Late last week our friends at the James River Association announced the launch of a regional planning effort to make the major rivers of the Richmond region a center piece for entertainment, recreation and commerce. It was an announcement the Times-Dispatch felt important enough to put on the front of their Saturday paper.
The development of a regional rivers plan was one of four strategies presented by the James River Work Group of the Capital Region Collaborative, which is a joint effort between the Richmond Regional Planning District Commission and the Greater Richmond Chamber of Commerce. The team of Timmons Group and 3 North was selected to lead this regional planning effort by JRA. Additionally, the effort has been expanded beyond the Richmond Region boundaries to include the south bank of the Appomattox River which is part of the Crater Planning District.
The old Vepco Levy Bridge will soon become a new bike/pedestrian bridge over the James River in Richmond.
“We are thrilled to work with the business community and local governments to help the region become more connected to its rivers and to realize even more benefits from these wonderful natural assets,” said Bill Street, CEO for the James River Association. “It is critical that we have a strong plan that will guide the use of the river while also making sure we protect what makes the rivers so special.”
Street was in charge of the James River Work Group, and he told me that while they started out thinking more narrowly in terms of the James, that quickly changed based on input from the localities.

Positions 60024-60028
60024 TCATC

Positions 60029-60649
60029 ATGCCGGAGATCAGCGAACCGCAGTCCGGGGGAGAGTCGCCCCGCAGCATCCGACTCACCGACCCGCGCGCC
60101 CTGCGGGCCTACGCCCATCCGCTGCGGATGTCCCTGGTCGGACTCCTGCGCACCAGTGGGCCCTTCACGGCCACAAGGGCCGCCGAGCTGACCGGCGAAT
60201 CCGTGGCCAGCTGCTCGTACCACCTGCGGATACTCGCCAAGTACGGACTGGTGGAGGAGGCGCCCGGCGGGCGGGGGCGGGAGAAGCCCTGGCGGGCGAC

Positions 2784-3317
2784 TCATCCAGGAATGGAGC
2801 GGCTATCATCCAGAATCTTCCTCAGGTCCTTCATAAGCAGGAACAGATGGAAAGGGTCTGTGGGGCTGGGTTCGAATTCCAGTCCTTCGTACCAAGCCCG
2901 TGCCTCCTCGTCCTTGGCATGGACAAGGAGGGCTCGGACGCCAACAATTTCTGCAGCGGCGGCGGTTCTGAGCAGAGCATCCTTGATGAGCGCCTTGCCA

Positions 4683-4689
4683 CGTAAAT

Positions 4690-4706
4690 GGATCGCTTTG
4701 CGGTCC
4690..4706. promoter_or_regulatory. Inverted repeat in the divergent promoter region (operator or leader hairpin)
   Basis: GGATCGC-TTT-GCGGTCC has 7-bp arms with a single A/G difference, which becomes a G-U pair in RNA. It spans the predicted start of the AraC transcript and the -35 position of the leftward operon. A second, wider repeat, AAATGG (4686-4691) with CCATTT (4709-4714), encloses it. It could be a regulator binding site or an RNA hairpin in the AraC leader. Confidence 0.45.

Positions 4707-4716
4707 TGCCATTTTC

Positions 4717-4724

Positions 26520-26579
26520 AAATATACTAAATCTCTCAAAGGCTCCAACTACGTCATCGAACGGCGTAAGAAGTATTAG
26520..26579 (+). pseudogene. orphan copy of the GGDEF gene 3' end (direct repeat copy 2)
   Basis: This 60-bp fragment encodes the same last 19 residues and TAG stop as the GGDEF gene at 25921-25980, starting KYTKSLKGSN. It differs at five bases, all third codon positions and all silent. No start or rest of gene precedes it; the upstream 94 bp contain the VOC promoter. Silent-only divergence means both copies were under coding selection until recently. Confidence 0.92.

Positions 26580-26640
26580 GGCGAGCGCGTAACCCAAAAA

“It really made sense to look at all the opportunities on all of our rivers that we can take advantage of,” Street said.
The plan will complement the recommendations of the Richmond Riverfront Plan and identify opportunities to improve and establish new public access to the James, Appomattox, Chickahominy, and Pamunkey Rivers. Additionally, it will identify opportunities for river-related business development.
Street said the public will be invited to participate in the planning process, which is expected to begin in the the spring and last about six months. “It lines up well,” he added, of the timing. “It’s when people are engaged with the river.”
Street said that what he’s most excited about: the prospect of arriving at a product that all the localities agree on. “Then things can really move forward quickly, if you get the right buy-in. That’s what I’m really hoping is that we get a plan that everyone endorses and everyone is behind. Then we can start moving forward on making it a reality.”
About $100,000 in financial support for the planning process came from Altria Group, MeadWestvaco Foundation, and The Community Foundation, as well as The Cameron Foundation, which provided funding to include the south bank of the Appomattox River.
“The Regional Rivers Plan will identify opportunities to create a region-wide public-access network along the rivers and river-related economic development that will improve the entire region’s quality of life,” said Justin Doyle, the project manager for the JRA.